When you think of Chicken Piccata, it’s easy to think “Old School Italian.” Images of run-down restaurants, long-simmering red sauces, and white tablecloths with candles stuck in old wine bottles might come to mind. Although it’s a classic, and solidly fits in the “Old School” category, this fresh, vibrant Classic Chicken Piccata will win you over.
So maybe it’s been a long time since you’ve had a classic Chicken Piccata or maybe you’ve never had the classic at all. It’s time to re/visit! I’m not talking here about the newer, crazy over the top but delicious Chicken Piccata you might find in certain restaurants – the chicken piccata that’s stuffed with cheese and/or covered in a cream sauce. And maybe some time I’ll make that recipe and post it. I’m talking here about real deal, bright lemony Chicken Piccata made just right.
About Old-School Classic Chicken Piccata:
I had actually forgotten all about Chicken Picatta which had kind of a hey-day back in the 1980s until just recently. My sister made some marvelous fish with a butter caper sauce; I was momentarily taken aback – what were those green things? I think it had been decades since I had eaten or used capers! And that reminded me of, you got it, Chicken Piccata.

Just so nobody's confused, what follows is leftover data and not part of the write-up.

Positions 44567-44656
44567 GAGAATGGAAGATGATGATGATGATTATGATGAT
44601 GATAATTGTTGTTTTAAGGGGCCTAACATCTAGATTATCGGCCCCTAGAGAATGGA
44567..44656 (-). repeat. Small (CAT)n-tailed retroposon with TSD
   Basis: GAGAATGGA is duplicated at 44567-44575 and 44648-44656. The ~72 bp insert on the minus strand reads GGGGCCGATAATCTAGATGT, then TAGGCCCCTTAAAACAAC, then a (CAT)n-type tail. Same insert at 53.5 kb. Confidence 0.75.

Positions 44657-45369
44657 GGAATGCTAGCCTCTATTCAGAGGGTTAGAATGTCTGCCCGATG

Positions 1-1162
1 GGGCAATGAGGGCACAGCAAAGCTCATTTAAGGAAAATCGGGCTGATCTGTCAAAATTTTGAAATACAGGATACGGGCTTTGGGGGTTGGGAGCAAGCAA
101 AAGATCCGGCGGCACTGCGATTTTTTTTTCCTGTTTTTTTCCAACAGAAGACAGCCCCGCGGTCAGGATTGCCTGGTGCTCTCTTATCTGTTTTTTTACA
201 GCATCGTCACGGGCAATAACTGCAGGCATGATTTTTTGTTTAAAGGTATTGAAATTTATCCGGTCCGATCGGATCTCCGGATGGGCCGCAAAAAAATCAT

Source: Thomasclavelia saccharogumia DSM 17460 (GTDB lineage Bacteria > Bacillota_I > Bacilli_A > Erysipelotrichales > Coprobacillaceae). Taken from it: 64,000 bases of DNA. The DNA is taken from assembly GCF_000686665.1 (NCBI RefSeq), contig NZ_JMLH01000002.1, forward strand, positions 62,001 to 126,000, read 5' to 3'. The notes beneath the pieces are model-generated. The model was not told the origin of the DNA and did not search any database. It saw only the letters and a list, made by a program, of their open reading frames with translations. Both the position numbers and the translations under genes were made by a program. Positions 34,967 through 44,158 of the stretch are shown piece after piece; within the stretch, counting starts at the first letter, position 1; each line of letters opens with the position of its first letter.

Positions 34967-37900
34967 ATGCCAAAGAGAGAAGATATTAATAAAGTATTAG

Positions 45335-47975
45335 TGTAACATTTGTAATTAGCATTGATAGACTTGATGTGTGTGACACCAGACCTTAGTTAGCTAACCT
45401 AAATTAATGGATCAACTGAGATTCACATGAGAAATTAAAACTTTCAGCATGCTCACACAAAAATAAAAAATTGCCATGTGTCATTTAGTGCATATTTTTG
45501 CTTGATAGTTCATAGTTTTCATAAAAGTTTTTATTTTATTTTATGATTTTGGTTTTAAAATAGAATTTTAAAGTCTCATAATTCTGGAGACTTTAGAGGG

And since then, Chicken Piccata has become a huge family favorite, any time of the year. While this is a perfect, no heat up the kitchen recipe in the summer, it’s even better in the winter when the bright lemony flavor of the chicken, the wine and the sharp little bite of the capers never fail to be a perfect pick me up on a cold, dreary, dull day.
Classic Chicken Piccata is easy elegance at it’s best, stunning on the plate, swimming in deliciousness, and beautifully fresh and delicate. It’s one of those recipes that’s simple to make but reads all gourmet. It’s on point and you’re going to look like a genius when you whip this up. I kept my Chicken Piccata low carb and served it up with Pan Roasted Cherry Tomatoes & Asparagus that I make Standing Up in the Microwave. Pasta makes a great side, too.
Making Old-School Classic Chicken Piccata:
If you’re in a restaurant, you might find your chicken piccata butterflied (the breast opened up horizontally) and then pounded thinly. At home, you’re better off just slicing the breast in half horizontally and then pounding. Then each breast becomes two servings, which is plenty for a serving and you aren’t working with something so large it takes a whole pan to cook just one.
Even so, you’ll want to cook in batches (this is so fast it’s probably not a problem, about 8 minutes to heat up the pan and saute)or use two pans.
The recipe is simple, just salt and pepper the breasts, dredge in flour, fry up in olive oil and butter. When finished, add the wine and reduce, toss in lemon and capers and finish it off, after it slightly cools with a pat of butter. It’s best to dip the chicken back into the sauce and when serving, pour a bit of that golden deliciousness over the chicken. Garnish with parsley for that real old school touch!
Saving Money on Old-School Classic Chicken Piccata: